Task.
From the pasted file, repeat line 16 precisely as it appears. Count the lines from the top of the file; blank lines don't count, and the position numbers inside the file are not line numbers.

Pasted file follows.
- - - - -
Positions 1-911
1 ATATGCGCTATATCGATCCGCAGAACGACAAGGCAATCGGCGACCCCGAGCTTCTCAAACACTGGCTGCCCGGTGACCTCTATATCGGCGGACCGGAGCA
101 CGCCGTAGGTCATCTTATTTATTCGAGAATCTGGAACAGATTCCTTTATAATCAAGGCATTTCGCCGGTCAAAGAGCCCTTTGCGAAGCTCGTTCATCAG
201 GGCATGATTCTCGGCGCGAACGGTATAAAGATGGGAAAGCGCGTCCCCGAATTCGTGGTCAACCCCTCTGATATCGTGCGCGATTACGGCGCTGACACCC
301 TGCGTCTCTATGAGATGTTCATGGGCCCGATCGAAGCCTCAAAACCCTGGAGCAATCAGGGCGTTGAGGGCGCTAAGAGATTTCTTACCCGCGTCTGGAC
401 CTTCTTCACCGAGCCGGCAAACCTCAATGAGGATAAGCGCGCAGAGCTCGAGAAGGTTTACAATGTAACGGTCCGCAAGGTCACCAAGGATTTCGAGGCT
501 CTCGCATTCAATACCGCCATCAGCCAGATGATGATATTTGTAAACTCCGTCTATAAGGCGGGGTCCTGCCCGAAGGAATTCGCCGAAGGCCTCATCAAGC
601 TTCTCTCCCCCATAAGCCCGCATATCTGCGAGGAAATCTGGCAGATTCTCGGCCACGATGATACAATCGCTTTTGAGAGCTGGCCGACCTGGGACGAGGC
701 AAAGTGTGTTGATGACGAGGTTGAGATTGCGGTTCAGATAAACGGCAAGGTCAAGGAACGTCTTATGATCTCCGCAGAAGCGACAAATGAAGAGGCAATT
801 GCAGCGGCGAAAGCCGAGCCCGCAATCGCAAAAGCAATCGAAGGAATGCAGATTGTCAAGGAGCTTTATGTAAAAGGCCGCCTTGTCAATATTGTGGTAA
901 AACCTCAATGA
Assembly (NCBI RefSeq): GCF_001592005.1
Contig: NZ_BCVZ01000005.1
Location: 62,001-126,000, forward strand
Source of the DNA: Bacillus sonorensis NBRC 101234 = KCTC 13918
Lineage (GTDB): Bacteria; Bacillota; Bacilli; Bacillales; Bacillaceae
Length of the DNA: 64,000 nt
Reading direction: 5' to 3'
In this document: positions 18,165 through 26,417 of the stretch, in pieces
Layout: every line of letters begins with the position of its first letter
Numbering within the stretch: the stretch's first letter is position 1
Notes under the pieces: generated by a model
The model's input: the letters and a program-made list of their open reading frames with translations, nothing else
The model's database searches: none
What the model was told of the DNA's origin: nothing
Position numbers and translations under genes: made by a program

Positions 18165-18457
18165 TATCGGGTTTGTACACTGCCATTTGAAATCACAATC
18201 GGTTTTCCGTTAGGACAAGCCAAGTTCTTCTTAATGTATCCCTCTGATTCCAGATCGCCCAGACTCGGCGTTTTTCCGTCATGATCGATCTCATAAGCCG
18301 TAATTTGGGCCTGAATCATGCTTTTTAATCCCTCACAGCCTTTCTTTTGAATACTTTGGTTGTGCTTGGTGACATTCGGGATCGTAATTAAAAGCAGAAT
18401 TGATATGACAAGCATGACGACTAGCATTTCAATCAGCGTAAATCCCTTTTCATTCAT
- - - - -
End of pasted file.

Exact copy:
Lineage (GTDB): Bacteria; Bacillota; Bacilli; Bacillales; Bacillaceae